Monmouth Historic Inn

The Quitman Decades - Part I

November 18 2014 | News

The Quitman Decades – Part I

John Anthony Quitman was Monmouth's most prominent occupant.  Quitman was born in 1799, the son of a poor, scholarly Lutheran minister in Rhinebeck, New York.  By early manhood, Quitman craved a more prosperous existence, to live, as he put it, "genteelly.”  In 1821, this desire drew the aspiring lawyer to the Mississippi River town of Natchez, a place where vast sums were being made in cotton and slavery.

In March 1826, Quitman purchased Monmouth, a two-story Federal-style brick mansion situated on thirty-one acres for $12,000.  Quitman earlier had married Eliza Turner, a beautiful, young woman from one of Mississippi’s most prominent families.  They were expecting their first child when he acquired Monmouth.  Eliza and John’s family grew over the years to eleven children, six of whom survived to adulthood.

When Quitman purchased Monmouth, the mansion’s interior included room layouts typical of the southern elite mansions:  four rooms in each of the two floors with a wide center hallway down the middle of each floor with a single interior staircase leading to the upstairs.  Interior details included fireplace mantelpieces framed in black marble and painted wood, crown and picture moldings, ceiling medallions and chair rails.

Behind the mansion included a series of outer buildings deemed necessary for the operation of such a large estate.  These included a two-story building on the west side of the main house that served as a kitchen and living quarters for the house slaves.  A garden house stood ready for service not only for the already established garden, but also for the expansive grounds that included large oaks heavily draped in Spanish moss.  A single-story, two room brick building (with only a dirt floor) located behind the main house, served as a coach house and kitchen.  Detached kitchens were common on such estates because they shielded the main house from food odors and reduced the possibility of the main house catching fire.  In the 1850s, Quitman added a second story to the building as sleeping quarters for the enslaved staff, plus a solid floor to the kitchen.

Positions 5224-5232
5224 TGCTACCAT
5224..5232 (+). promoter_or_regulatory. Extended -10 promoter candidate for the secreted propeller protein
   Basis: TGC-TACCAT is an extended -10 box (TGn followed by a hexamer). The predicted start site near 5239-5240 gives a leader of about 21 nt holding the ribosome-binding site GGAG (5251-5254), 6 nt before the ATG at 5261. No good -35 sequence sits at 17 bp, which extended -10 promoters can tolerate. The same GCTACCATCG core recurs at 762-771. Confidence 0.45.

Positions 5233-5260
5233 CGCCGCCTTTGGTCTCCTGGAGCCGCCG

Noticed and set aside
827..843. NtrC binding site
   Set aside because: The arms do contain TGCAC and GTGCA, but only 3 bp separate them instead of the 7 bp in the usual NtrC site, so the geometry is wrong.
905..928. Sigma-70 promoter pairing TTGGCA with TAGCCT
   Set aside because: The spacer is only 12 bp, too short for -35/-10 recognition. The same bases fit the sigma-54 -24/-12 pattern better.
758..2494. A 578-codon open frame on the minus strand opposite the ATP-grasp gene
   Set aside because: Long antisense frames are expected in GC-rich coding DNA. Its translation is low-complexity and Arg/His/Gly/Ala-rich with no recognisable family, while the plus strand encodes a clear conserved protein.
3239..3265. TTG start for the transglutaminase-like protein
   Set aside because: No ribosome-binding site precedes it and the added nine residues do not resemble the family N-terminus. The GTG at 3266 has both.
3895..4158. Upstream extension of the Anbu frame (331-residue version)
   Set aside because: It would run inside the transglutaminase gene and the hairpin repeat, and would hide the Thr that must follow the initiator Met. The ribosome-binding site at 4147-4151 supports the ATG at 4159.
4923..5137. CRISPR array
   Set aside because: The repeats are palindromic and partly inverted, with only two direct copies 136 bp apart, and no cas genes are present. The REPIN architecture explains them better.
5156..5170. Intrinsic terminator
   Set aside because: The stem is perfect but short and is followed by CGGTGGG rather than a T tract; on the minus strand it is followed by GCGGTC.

Quitman made significant changes to Monmouth over the years.  The upper level of the new building provided extra bedrooms for the family and guests, while General Quitman’s library took up most of its lower level.  In 1854, he also altered the front of the house by changing it from a Federal style façade with brick walls, to a heavy Greek Revival style, with stuccoed walls, scored to look like stone.  A greenhouse was built in 1842.  In 1849 he added a brick barn and stable, and in 1854, construction began on the east or left wing.  This was attached to the house by a rear gallery, and roughly paralleled the outside and detached kitchen building, giving Monmouth a square U shape when viewed from the rear.

The building’s square exterior gave a masculine impression, and Quitman’s remodeling efforts heightened the effect.  After the alterations, visitors to Monmouth walked through four massive, square columns, in contrast to more delicate rounded columns found on classical mansions of the ear.  The balustrade around the front upper gallery, short on design but thick in wood, reinforces the impression of permanence.